LOUISVILLE, Ky. (WDRB) -- A Louisville judge has upheld metro government's right to enact a local minimum wage, allowing an ordinance that will gradually raise the local base pay to $9 per hour to begin taking effect Wednesday. “The Metro Council and I took this step last summer to provide working families a higher minimum wage because we know that many struggle to pay for housing, food, clothing and medical care,” Mayor Greg Fischer said in statement. “Today's favorable ruling will have a real impact on many Louisville families.”

The minimum wage in Metro Louisville is set to rise to $7.75 per hour on Wednesday following the favorable ruling Monday by Jefferson Circuit Court Judge Judith McDonald-Burkman.

The base wage will step up to $8.25 per hour on July 1, 2016 and then to $9 per hour on July 1, 2017, with annual adjustments for inflation thereafter.

The current minimum wage in Kentucky is the same as the federal -- $7.25.

McDonald-Burkman's ruling came after
to stop the ordinance from becoming law.

The business groups argued that the Metro wage ordinance conflicts with Kentucky's Wage and Hours Law and is “null and void."

Brent Baughman, the attorney for the business groups, said Monday that they will appeal Burkman's order to the Kentucky Court of Appeals. Baughman said he'd be “really surprised” if the case isn't ultimately decided by the state Supreme Court.

“Of course we are disappointed by this ruling, but this thing was destined to go on appeal,” Baughman said.

Whether counties have the power to set minimum wage is an entirely new question for Kentucky courts and one that has many statewide implications, he said.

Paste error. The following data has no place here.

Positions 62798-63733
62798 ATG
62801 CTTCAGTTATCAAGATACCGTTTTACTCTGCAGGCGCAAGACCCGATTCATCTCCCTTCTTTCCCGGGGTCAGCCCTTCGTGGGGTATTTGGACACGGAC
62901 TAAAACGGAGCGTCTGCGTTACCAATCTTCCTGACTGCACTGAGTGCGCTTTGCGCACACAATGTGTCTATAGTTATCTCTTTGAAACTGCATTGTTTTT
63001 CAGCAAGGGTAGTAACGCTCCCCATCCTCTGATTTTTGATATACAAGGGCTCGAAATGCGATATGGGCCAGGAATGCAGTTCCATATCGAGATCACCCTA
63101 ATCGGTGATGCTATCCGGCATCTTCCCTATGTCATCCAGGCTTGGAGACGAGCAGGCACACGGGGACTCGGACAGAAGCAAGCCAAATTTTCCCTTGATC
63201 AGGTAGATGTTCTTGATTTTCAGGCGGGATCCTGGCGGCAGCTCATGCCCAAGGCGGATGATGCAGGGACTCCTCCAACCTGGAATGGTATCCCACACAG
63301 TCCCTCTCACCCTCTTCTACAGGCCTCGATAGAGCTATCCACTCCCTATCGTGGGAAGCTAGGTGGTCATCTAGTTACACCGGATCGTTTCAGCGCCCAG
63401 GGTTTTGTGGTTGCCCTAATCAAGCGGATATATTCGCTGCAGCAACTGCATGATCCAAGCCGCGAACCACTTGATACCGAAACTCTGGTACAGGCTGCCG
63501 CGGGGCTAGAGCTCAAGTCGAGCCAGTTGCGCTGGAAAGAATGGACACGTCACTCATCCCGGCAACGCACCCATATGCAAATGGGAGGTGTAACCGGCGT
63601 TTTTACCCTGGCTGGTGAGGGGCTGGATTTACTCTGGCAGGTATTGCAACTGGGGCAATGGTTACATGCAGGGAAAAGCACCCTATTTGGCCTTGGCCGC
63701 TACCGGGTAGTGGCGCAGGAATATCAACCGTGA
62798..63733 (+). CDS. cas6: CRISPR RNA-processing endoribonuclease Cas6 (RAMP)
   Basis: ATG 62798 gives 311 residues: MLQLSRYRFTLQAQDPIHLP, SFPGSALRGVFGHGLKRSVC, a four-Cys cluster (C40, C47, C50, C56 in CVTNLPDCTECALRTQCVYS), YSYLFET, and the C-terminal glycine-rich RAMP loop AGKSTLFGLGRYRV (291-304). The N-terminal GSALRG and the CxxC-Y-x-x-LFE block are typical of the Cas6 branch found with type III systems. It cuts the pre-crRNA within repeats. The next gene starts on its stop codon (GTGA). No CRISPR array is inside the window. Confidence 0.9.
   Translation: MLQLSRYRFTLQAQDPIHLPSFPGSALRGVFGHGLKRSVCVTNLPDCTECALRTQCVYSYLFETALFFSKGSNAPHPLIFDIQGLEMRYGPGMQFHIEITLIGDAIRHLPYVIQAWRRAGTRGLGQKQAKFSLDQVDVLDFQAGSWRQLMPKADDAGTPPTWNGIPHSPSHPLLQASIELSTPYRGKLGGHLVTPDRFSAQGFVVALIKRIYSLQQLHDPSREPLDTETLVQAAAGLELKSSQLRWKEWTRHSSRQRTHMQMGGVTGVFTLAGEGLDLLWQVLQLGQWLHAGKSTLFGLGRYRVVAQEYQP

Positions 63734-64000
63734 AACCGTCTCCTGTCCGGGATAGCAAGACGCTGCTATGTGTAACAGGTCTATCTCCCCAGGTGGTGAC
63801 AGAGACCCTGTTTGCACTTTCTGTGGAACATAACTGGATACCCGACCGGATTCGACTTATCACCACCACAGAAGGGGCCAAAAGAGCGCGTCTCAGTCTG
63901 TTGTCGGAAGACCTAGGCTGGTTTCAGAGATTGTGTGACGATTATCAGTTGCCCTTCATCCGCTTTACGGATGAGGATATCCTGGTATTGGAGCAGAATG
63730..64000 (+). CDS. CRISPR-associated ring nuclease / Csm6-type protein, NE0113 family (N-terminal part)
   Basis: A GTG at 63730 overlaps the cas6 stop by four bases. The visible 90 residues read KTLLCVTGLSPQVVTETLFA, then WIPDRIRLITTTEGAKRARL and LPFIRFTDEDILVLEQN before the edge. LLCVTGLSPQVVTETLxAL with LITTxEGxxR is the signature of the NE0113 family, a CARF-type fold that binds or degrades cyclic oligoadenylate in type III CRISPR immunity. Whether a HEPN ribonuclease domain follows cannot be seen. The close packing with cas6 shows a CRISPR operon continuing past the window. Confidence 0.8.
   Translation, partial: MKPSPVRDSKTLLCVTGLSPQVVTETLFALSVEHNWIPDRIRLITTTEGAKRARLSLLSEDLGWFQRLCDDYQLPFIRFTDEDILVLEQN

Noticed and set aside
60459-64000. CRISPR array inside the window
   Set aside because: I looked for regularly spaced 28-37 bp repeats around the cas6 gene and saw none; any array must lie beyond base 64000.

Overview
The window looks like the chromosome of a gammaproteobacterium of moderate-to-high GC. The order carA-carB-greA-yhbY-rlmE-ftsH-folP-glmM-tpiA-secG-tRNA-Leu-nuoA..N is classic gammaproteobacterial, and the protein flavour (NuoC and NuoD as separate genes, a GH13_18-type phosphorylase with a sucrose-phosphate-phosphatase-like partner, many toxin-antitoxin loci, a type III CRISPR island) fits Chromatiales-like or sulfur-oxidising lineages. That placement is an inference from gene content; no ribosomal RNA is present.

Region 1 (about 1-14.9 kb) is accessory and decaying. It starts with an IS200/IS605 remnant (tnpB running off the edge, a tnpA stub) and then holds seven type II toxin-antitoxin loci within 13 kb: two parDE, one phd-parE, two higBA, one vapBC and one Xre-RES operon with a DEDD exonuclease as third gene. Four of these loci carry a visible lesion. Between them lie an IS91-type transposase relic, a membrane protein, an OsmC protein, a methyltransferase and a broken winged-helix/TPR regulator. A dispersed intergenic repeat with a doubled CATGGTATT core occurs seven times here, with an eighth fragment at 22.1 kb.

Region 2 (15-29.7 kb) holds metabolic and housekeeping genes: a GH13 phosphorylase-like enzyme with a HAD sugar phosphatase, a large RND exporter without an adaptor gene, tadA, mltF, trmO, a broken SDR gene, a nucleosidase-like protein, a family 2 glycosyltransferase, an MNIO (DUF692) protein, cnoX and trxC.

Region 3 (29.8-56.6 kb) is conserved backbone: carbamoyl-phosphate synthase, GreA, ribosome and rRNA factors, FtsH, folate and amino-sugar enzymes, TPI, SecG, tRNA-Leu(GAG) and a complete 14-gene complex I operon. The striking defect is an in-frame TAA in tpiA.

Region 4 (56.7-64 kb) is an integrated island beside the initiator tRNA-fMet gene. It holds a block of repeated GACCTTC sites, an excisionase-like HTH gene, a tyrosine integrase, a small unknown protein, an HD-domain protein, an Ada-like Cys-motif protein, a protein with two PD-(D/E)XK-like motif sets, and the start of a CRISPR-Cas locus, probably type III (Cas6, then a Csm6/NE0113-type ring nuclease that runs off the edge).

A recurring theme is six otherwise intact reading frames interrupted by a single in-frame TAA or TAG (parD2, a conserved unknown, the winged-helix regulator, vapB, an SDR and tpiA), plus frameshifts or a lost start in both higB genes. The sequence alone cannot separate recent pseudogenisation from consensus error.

David Tandy, President of Louisville Metro Council, said in a statement, “I and the working families of Metro Louisville welcome this ruling. We, on the Metro Council knew last year that it was time to move forward with increasing the minimum wage after listening to all sides and reviewing the facts of what happens in other cities when such a move is made by local governments. Since we began our discussion and took action, many companies have increased their minimum wages. This is a great day and hopefully leaders in other cities and at the State Capitol will take this decision as basis for improving wages statewide.”

Jason Bailey, director of Kentucky Center for Economic Policy, in
 that Burkman's ruling clears the way for cities "to increase their wages as they see fit" above the statewide floor.

"We encourage other cities to follow Louisville's lead and pass minimum wage ordinances," Bailey said.  

The Metro Council passed the wage ordinance in December following a threat by Fischer to veto the original proposal favored by some council Democrats, which would have gradually raised the base wage to $10.10 per hour.

Burkman wrote in her 4-page decision that the state legislature has given Louisville Metro, a consolidated city-county government, "broad authority to govern itself."

The judge was not persuaded by the business groups' argument that it would be too burdensome to comply with the ordinance because employees may work in multiple counties with different minimum pay requirements.

"(W)hat is legal in one county may be illegal in another, such as indoor smoking and alcohol and fireworks sales," Burkman wrote. "A business owner must comply with the laws and ordinances in the various locales in which it chooses to operate, even if variances exist."

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